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Grantland Rice on Great Pitchers

On May 23, 1915, just a month after Damon Runyon's column on great pitchers appeared (See Damon Runyon on "Who's the Greatest Pitcher?"), sportswriter Grantland Rice wrote about great pitchers. He differentiates between one- or two-season phenoms and hurlers who put up "the numbers" year after year. These excerpts are taken from his column that appeared in the Washington Post.

"In rating a slabman as a great pitcher it isn’t a matter of one year or two years—but of the test of time. There have been any number who starred for a year or so—and then fell back out of range. Joe Wood drew one record-breaking year. Vean Gregg was a Nap Rucker for one season. Russ Ford illuminated the trail two campaigns. But one or two years form no lasting test.

"Matty [Christy Mathewson] with fifteen years and Plank with fourteen years of stardom have proved that they belong. Walter Johnson has been a grand pitcher for eight seasons. And now Alexander is qualifying among the Pitching Immortals. Alex began his great run back in 1911. He starred for four campaigns, and now beginning his fifth year looks to be greater than ever. So he was proved his worth—not over the short way, but over the long route, where the test is complete.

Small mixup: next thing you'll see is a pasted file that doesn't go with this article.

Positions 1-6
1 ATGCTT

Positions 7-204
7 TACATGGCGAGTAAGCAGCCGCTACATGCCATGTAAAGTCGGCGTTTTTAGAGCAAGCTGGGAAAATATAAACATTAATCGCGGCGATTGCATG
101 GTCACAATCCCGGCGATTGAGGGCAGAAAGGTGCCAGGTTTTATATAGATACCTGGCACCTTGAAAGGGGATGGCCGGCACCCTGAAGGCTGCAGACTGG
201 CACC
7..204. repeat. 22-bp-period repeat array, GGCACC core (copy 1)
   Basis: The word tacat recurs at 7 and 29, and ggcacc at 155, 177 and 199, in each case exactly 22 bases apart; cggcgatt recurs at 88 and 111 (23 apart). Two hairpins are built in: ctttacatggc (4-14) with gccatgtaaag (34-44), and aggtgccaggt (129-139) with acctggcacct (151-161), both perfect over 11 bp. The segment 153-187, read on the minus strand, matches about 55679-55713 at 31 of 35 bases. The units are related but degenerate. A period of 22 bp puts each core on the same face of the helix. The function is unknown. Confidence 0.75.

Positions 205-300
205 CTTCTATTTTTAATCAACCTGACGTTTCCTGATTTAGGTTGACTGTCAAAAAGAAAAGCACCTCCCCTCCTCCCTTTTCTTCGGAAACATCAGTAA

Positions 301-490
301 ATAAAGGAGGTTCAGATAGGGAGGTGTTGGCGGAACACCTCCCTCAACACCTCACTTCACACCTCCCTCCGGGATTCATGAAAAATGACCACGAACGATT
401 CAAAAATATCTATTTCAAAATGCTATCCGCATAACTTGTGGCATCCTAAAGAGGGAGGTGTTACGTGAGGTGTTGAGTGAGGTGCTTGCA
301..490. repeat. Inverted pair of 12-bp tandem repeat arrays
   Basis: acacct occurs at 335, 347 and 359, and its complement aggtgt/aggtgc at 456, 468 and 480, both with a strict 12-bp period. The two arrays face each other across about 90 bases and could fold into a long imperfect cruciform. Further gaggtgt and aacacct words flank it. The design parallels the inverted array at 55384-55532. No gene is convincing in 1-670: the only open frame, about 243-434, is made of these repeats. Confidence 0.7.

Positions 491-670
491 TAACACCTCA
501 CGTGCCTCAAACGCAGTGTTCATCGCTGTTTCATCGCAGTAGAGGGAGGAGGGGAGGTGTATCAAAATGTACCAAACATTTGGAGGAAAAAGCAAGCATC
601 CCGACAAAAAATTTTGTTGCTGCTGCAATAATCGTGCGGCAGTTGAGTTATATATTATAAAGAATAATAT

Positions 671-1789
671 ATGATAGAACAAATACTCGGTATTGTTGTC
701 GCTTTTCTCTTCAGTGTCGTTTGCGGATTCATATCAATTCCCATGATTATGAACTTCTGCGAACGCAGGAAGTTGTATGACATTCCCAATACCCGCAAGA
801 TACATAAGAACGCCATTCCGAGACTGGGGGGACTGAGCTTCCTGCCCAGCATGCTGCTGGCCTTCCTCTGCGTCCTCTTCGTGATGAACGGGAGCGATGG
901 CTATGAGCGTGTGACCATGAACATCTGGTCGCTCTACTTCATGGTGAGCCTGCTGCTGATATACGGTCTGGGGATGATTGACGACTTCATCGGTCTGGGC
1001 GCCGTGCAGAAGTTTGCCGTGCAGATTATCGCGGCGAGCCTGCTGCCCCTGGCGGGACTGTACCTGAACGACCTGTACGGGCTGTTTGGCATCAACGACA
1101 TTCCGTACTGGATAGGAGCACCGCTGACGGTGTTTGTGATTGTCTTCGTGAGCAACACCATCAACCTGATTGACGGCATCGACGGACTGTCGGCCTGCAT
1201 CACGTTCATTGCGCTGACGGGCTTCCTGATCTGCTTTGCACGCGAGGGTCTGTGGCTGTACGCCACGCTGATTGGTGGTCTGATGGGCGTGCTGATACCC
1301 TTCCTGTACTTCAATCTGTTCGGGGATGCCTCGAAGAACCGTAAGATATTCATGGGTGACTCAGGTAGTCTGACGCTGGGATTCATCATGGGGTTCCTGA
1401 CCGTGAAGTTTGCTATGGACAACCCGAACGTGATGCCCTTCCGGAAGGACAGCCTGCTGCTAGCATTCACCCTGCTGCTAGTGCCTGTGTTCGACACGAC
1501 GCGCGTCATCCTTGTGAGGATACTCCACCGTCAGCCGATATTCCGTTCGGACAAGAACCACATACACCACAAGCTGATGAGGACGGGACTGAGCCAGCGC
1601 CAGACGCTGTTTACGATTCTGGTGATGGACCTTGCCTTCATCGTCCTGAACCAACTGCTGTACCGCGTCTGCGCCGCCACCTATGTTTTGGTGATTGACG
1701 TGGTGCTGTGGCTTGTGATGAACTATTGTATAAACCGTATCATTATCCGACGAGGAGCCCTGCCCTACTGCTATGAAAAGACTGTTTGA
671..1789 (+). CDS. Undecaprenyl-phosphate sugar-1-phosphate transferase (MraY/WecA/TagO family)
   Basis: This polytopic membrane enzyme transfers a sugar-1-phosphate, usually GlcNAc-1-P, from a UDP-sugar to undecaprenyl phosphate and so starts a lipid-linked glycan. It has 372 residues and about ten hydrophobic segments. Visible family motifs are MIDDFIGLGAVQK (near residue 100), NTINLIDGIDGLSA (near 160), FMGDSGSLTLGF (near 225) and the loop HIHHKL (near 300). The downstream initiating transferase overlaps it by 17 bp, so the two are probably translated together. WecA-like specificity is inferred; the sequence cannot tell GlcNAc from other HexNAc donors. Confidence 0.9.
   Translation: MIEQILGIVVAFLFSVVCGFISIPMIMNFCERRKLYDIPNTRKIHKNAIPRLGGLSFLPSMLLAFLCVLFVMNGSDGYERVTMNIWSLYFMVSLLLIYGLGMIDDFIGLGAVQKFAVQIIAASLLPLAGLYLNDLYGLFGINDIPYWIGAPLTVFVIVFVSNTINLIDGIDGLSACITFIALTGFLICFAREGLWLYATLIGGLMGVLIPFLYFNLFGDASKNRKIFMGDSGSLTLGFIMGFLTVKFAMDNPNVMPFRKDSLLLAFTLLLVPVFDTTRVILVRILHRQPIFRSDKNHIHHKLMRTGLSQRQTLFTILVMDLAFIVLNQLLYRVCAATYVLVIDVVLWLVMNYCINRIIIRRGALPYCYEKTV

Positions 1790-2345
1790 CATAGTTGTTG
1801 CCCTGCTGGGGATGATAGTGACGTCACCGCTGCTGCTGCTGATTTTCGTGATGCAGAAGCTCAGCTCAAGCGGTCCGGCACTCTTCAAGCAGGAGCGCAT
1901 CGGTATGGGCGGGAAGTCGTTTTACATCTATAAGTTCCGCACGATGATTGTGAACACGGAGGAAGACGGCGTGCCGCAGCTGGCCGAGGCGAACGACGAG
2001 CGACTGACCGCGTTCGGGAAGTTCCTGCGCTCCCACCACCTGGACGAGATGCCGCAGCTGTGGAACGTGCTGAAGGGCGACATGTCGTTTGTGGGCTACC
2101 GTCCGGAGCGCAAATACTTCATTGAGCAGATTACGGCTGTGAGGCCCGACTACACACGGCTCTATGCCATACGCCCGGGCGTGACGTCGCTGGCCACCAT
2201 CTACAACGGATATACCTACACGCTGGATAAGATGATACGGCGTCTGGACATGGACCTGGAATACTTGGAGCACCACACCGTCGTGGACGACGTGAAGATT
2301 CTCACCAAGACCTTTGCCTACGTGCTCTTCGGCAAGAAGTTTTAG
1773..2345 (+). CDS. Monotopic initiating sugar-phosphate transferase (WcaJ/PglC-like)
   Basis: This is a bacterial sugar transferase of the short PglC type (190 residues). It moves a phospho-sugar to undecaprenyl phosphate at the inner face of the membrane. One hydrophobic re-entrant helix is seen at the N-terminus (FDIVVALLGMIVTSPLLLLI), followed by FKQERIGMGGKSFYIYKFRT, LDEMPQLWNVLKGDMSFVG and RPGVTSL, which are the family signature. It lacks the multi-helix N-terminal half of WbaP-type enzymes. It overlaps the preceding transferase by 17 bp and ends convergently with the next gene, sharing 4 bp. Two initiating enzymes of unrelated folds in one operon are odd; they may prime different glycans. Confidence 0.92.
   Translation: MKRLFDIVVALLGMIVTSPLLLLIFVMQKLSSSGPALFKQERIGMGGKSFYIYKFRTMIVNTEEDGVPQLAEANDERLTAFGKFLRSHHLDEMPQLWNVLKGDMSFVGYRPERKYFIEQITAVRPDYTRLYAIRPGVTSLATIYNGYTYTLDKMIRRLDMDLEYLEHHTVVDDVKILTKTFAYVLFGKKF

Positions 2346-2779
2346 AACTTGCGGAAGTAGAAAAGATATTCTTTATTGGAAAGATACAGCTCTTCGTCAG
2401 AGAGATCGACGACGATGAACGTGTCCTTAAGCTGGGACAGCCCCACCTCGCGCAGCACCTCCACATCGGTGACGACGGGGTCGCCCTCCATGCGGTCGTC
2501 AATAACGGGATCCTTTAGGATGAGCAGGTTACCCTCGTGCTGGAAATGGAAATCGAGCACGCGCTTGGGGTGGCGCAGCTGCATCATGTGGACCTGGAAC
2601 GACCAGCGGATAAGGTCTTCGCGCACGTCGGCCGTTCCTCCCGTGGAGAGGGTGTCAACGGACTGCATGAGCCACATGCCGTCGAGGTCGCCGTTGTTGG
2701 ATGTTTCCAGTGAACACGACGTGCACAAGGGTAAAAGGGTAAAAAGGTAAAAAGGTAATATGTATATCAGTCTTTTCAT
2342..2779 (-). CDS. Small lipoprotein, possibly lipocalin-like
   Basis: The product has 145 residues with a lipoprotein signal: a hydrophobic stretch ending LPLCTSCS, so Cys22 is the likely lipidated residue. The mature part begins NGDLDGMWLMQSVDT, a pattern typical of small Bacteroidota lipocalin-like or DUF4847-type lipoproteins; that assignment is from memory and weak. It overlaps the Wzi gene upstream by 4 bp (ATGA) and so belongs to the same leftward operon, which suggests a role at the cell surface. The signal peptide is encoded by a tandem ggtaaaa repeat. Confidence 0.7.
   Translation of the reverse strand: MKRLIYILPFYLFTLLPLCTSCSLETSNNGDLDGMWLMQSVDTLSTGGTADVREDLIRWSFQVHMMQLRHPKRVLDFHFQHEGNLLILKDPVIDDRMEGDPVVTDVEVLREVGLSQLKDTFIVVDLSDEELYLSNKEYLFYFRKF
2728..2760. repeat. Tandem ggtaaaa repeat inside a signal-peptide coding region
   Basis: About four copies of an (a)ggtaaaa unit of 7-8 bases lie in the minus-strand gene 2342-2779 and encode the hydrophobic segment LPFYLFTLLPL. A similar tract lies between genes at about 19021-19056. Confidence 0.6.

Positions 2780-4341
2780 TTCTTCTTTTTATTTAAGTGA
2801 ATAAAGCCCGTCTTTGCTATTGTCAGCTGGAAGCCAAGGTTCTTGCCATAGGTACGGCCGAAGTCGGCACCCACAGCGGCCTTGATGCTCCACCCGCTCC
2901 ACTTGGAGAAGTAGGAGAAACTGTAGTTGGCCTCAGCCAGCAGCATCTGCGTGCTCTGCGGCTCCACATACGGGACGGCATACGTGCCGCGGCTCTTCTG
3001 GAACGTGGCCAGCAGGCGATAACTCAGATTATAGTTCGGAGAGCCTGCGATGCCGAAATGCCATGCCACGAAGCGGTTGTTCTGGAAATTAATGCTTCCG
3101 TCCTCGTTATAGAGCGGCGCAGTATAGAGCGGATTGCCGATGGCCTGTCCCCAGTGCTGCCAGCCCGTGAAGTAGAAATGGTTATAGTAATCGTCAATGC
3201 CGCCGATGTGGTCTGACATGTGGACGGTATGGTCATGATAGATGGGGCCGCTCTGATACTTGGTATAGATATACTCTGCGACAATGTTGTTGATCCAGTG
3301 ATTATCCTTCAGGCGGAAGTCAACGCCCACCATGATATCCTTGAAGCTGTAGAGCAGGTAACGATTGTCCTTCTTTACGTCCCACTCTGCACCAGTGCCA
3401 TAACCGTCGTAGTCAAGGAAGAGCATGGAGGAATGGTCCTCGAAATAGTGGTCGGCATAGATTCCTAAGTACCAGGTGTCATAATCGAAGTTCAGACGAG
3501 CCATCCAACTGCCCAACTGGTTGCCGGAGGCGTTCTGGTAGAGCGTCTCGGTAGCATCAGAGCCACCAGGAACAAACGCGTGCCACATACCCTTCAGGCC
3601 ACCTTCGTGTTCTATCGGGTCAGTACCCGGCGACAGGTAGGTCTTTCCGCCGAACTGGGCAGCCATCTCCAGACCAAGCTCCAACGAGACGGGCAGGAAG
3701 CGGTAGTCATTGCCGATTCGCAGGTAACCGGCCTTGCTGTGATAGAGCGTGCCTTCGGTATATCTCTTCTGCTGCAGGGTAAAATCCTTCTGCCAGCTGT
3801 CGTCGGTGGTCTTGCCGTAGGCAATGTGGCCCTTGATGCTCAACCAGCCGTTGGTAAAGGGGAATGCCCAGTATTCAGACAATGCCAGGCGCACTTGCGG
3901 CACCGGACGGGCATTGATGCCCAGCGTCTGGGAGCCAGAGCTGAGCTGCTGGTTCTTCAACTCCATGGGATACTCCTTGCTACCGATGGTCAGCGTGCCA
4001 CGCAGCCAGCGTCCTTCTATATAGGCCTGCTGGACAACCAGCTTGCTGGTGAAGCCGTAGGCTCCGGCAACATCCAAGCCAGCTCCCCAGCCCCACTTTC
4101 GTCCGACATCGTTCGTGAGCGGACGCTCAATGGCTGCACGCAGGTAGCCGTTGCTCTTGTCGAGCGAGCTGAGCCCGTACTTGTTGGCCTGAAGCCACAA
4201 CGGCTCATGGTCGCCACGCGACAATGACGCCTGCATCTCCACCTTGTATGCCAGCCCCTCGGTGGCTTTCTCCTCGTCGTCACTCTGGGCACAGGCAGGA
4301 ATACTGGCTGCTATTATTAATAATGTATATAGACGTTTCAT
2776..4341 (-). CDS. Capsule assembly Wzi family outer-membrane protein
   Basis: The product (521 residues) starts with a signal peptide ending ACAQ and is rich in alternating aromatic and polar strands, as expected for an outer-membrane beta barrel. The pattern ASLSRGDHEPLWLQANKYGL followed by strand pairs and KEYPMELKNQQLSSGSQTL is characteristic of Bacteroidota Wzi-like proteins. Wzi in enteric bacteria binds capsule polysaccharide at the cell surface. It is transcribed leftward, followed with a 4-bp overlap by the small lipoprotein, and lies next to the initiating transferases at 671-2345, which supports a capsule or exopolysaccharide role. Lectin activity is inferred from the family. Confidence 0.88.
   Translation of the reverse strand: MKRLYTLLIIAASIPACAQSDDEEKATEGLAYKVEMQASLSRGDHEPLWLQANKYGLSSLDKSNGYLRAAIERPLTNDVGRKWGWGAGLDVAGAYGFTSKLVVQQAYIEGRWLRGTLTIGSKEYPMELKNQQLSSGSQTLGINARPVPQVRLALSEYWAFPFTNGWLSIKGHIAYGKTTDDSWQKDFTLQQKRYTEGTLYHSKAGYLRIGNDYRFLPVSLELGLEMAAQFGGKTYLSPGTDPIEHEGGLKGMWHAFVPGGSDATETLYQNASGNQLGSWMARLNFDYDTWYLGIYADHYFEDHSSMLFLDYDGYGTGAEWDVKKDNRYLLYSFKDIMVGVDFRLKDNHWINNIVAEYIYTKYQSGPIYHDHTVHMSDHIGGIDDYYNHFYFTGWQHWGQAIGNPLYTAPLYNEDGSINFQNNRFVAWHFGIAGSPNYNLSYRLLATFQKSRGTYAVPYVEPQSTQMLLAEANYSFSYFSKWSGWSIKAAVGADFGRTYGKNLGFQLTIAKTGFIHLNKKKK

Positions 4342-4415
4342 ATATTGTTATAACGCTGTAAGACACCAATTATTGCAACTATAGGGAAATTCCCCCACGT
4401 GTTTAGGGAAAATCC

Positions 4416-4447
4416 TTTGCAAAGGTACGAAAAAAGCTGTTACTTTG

"Joe Wood in 1912 looked to be one of the great pitchers of the game. But since that one purple-tinted year Smoke Ball Joe, through accidents and illness though it be, has never qualified. The same is of [Vean] Gregg, who could never be ranked with Nap Rucker, a star—not of one season—but of nine grinding campaigns, and these with a ball club feeding most of the way from the soup trough…

"The test is not in what a man might do, but in what the record shows he has already put through. For, after all, it is the cold, unbiased record that furnishes the full reply…In this pastime no one qualifies in one season to sit with the Stalwarts."

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